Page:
Learned Ladies’ Brings 1920s to Life

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by Lauren Hodson

Bringing the suffrage of women to center stage, “Learned Ladies” explores the complex layers of feminine enlightenment, and it’s predicted to produce laughter and entertainment.

French playwright Moliere wrote the poetic lines to be recited in couplets, meaning every two lines rhyme. Reciting the lines becomes a challenge of not sounding like a Dr. Seuss performance, but rather a comedic French play.

“What makes his plays so difficult is that his plays are very funny, but they’re also loaded with a lot of social, political, ironic comedy,” said Tom Woldt, professor and chair of the department of theater arts.

A passion for female enlightenment is expressed by Philamente, one of the leading female roles played by junior Samantha Aaron.

“I’m not a mother, I don’t have two kids, I don’t live in 1920, but there are certain aspects of her personality that I see in myself,” Aaron said.

Philamente strives to educate everyone around her, including the servants in her household, through writing and literature. Her endeavors establish a moral theme for the play.

“It’s OK to be educated, but you can’t lose sight of yourself,” said Katie Rooney, senior and stage manager.

Philamente’s exaggerated personality and interest in purchasing frivolous things work together to mold a character of the 1920s that exhibits qualities relatable to modern times. Aaron can relate to the habits of Philamente when it comes to shopping.

“For her it’s a telescope, for me it’s shoes,” Aaron said.

There are love triangles, a con artist and a provocative lust for life. The contrasting personalities between the characters create an atmosphere bound for comedic conflict and organized chaos.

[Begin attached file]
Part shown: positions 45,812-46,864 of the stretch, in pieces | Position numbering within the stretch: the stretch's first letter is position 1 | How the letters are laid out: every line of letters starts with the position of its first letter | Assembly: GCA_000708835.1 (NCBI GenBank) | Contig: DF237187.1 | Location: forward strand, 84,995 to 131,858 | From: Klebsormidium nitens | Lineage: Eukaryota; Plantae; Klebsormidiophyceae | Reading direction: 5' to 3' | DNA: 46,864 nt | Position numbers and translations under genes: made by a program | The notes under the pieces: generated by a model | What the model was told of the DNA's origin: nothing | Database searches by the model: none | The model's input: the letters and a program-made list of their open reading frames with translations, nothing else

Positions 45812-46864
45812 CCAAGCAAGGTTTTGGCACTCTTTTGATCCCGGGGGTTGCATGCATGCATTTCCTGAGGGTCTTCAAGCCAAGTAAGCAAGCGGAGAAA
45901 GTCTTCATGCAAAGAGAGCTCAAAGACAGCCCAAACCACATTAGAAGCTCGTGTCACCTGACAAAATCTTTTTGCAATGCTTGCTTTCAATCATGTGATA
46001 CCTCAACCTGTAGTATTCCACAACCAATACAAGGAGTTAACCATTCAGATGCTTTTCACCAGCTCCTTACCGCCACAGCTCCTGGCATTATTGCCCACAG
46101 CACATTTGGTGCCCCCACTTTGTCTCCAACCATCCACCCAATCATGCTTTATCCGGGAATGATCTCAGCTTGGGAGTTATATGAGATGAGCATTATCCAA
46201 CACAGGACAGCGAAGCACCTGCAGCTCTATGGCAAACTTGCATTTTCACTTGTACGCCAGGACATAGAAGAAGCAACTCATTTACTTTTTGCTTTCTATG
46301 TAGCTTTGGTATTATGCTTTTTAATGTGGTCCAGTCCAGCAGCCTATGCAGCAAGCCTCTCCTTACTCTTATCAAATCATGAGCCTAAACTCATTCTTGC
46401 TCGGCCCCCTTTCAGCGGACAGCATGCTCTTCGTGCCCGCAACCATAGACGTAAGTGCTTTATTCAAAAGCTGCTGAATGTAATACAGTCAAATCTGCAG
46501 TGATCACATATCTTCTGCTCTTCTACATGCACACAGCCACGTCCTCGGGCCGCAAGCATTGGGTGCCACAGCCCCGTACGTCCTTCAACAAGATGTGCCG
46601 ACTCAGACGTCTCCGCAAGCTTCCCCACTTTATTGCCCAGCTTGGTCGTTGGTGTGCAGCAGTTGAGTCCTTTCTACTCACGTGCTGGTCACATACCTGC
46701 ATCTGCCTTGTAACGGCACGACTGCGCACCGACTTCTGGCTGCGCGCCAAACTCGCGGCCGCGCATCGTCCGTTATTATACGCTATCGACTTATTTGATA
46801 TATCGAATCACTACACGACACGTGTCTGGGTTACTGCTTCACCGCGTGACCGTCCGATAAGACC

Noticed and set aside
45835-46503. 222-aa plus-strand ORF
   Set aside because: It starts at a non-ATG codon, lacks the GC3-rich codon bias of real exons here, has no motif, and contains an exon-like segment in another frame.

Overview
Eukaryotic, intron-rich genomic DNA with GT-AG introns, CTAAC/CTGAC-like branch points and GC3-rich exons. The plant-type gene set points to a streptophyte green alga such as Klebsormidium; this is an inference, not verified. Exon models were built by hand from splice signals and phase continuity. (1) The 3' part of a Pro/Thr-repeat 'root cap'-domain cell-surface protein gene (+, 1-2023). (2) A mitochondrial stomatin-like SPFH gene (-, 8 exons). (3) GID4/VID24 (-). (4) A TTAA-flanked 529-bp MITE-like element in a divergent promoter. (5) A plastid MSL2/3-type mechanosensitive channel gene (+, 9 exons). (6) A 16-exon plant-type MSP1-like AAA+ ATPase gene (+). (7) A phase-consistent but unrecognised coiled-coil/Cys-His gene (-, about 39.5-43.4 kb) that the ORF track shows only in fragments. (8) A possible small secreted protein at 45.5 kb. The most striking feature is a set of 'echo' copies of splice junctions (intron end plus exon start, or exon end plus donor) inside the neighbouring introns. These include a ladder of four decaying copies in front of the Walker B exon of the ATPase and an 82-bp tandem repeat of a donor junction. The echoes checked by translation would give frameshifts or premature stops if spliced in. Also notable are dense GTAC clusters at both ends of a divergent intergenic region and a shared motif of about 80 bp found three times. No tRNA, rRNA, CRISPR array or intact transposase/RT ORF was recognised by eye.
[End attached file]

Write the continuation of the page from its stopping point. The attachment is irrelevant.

“The challenge is to make it work in the way that it is intended to, which is to heighten the language for dramatic purposes, and also to help further clarify how clever these characters think they are,” Woldt said.

The costumes, props and set design all reflect the era and style of that time. Freelance set designer, Amber Miller, originally from the twin cities, is working behind the scenes of “Learned Ladies.”

Woldt was first introduced to Miller’s artistic designs while working with professional companies in Minnesota and Michigan last spring.

“I think it’s exciting given the nature of the play to have a woman coming in as a set designer, because in the area of scene design and technical production, women are very much the minority,” Woldt said.

Her use of bold colors and curved lines reflect art deco, a popular style of the 1920s.

“It’s a very provocative time visually, so it makes a very interesting provocative image for the play,” Woldt said.

The provocative visuals of the stage and frivolous Philamente will hit center stage on Nov. 19-21. The play will begin at 7:30 p.m. on Friday and Saturday, and 1:30 p.m. on Sunday in Pote Theatre.

“I hope that people will come and see what a delightful and interesting story this is,” Woldt said. “[It’s] about women seeking enlightenment for themselves.”